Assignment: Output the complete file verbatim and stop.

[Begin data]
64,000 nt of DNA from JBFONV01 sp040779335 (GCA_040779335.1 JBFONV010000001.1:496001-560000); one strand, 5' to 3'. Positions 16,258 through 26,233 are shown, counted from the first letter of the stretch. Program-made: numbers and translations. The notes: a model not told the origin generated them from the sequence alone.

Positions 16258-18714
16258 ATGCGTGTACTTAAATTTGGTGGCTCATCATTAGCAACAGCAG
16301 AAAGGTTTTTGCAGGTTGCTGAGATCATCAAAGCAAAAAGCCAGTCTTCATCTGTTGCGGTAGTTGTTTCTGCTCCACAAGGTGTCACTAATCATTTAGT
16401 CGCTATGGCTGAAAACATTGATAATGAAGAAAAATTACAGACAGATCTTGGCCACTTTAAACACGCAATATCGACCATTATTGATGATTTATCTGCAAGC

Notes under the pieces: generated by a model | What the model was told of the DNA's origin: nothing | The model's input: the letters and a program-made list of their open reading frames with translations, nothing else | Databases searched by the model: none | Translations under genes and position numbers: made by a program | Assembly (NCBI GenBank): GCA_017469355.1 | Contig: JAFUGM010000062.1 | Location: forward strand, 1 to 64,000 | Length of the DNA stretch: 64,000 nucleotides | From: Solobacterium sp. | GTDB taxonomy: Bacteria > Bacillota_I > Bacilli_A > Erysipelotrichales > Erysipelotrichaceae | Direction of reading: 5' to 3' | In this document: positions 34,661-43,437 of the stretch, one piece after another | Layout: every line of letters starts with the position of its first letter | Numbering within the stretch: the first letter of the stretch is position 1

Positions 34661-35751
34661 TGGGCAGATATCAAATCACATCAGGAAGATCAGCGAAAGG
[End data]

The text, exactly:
64,000 nt of DNA from JBFONV01 sp040779335 (GCA_040779335.1 JBFONV010000001.1:496001-560000); one strand, 5' to 3'. Positions 16,258 through 26,233 are shown, counted from the first letter of the stretch. Program-made: numbers and translations. The notes: a model not told the origin generated them from the sequence alone.

Positions 16258-18714
16258 ATGCGTGTACTTAAATTTGGTGGCTCATCATTAGCAACAGCAG
16301 AAAGGTTTTTGCAGGTTGCTGAGATCATCAAAGCAAAAAGCCAGTCTTCATCTGTTGCGGTAGTTGTTTCTGCTCCACAAGGTGTCACTAATCATTTAGT
16401 CGCTATGGCTGAAAACATTGATAATGAAGAAAAATTACAGACAGATCTTGGCCACTTTAAACACGCAATATCGACCATTATTGATGATTTATCTGCAAGC

Notes under the pieces: generated by a model | What the model was told of the DNA's origin: nothing | The model's input: the letters and a program-made list of their open reading frames with translations, nothing else | Databases searched by the model: none | Translations under genes and position numbers: made by a program | Assembly (NCBI GenBank): GCA_017469355.1 | Contig: JAFUGM010000062.1 | Location: forward strand, 1 to 64,000 | Length of the DNA stretch: 64,000 nucleotides | From: Solobacterium sp. | GTDB taxonomy: Bacteria > Bacillota_I > Bacilli_A > Erysipelotrichales > Erysipelotrichaceae | Direction of reading: 5' to 3' | In this document: positions 34,661-43,437 of the stretch, one piece after another | Layout: every line of letters starts with the position of its first letter | Numbering within the stretch: the first letter of the stretch is position 1

Positions 34661-35751
34661 TGGGCAGATATCAAATCACATCAGGAAGATCAGCGAAAGG